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How to get millennials to do something

Harness the power of millennial activism and social awareness without pandering


People call us lazy, selfish, entitled and flighty. But we’re also civic-minded, passionate, interested in social justice and the environment, and eager to support corporate social responsibility. And considering there are 7 million Google results for how to reach us, it’s clear we’re a highly coveted demographic.

So what exactly do you mean when you say you want to target millennials?

Sure, clicks and shares and views are nice, but what really matters is conversion. Purpose-driven organizations want to encourage positive action and shape public opinion. So how do you get millennials to care enough about something to get involved? How do you motivate them to attend an event, visit a museum, donate or sign a petition?

Be authentic and unscripted in storytelling

This is not an audience drawn to scripted videos. Authentic content -- candid images and real stories from real people -- is more effective in connecting millennials to causes. Don’t be afraid to share behind-the-scenes peeks of your organization that provide a real look at the work you do. This can be done on your social media channels, or even by offering behind-the-scenes access to media.

Use humor and emotion to connect

What’s worse than dry, boring content? Dry, boring content on social media. Content that uses humor and evokes emotion is what millennials are most likely to share with their friends. And sharing content via social media, email and text are three of the simplest ways for millennials to get involved in your cause. The simple act of sharing extends your reach to their circle of friends, leading to exponential audience growth.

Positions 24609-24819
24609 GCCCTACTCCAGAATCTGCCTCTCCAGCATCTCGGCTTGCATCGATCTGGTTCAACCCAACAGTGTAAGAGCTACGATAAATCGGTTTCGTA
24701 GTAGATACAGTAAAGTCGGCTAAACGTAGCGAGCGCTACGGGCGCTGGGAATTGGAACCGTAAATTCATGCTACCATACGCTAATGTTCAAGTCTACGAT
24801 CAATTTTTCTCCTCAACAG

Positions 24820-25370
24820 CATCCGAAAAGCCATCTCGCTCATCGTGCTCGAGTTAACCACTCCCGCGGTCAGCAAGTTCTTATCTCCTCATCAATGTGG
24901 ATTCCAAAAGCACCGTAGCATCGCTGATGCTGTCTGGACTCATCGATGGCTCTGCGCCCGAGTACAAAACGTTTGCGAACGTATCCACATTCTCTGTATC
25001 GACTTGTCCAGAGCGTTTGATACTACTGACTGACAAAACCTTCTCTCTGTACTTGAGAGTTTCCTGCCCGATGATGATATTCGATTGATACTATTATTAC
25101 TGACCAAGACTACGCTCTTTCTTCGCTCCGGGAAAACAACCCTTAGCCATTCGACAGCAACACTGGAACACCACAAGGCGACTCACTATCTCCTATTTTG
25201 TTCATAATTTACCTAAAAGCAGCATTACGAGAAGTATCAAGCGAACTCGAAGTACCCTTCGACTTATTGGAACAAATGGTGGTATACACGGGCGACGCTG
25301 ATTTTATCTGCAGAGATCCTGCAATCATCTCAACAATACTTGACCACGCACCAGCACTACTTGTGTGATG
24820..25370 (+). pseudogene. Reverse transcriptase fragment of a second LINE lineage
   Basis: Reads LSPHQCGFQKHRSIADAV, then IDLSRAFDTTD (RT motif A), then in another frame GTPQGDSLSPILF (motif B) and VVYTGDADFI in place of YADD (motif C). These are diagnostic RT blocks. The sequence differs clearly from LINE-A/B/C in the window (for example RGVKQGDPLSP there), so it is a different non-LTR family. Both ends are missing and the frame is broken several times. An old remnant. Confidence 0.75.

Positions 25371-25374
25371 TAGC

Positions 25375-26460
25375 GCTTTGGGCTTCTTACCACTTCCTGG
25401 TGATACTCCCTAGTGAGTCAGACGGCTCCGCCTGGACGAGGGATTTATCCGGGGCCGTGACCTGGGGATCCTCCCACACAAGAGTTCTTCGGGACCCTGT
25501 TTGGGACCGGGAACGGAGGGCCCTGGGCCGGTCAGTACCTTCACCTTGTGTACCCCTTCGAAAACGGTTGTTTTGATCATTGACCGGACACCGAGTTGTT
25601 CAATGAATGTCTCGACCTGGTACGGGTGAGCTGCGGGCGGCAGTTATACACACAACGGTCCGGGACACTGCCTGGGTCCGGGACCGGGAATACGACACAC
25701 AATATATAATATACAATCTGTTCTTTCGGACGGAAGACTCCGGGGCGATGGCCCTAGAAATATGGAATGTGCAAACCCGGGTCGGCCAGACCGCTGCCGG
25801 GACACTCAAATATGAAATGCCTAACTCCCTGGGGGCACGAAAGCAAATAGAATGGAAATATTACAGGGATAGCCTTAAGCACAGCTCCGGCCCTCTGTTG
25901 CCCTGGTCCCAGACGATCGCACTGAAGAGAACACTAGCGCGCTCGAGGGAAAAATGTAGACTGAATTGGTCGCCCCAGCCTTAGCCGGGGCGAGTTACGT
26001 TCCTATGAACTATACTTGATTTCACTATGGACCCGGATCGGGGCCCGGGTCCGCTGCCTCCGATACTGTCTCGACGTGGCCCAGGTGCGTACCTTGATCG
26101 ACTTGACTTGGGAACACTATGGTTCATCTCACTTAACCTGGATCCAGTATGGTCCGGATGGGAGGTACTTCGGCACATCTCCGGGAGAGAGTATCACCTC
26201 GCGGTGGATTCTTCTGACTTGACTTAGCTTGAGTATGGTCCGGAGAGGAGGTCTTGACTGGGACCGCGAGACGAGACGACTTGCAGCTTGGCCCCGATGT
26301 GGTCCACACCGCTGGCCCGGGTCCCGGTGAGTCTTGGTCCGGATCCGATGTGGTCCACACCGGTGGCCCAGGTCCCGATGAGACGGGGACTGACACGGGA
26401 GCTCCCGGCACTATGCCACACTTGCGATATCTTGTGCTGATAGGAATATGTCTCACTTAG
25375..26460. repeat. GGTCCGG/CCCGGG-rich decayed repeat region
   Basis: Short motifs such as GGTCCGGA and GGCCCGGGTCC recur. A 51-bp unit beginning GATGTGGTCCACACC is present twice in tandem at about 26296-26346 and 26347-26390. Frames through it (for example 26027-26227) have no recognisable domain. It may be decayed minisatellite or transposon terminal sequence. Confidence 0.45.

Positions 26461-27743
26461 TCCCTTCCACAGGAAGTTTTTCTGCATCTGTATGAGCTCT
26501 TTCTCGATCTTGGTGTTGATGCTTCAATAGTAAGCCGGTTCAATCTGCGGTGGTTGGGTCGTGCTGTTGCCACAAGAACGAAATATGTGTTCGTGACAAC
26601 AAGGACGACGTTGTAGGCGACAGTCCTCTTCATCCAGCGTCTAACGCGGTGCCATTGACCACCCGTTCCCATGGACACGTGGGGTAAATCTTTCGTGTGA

Focus on the visuals

A picture’s worth 1,000 tweets when it comes to grabbing a millennial’s attention.

Forget the stock photos. We’re a visual demographic; we’re on Instagram and we pay attention to the quality of an image. Do you have photos and images from your organization that no one else has? Cool patient photos before and after treatment? Great. Share them – with the patient’s permission, of course. And while you’re at it, explain how your advocacy work on a national level aims to bring more treatment options to all patients.

Make advocacy easy

No one wants to jump through hoops just to get a story link to a friend. While you’re sharing your interesting, witty, emotional content and images, make sure they’re optimized for mobile. Millennials are more likely to share your content if it’s a simple process. If you can provide action steps for millennials — whether supporting legislation, donating to a cause or signing up to volunteer — help them do it quickly on-the-go.

Bottom line: Don’t overthink it. Keep it simple. Keep it real. Don’t read 7 million advice articles online. Just share authentic content. And when in doubt, find a millennial and ask us what we’d like to see.

Oh, and do it now. Because pretty soon, we’ll be moving on to Generation Z. Don’t get me started on them.

Tweet: Trying to reach #millennials? Keep it simple and keep it real. Check out these tips from @pcipr:


Jamie Hansen is an Account Supervisor and hiring manager at Public Communications Inc. You can find her working with her clients on advocacy and awareness issues or cheering in the bleachers at Wrigley Field.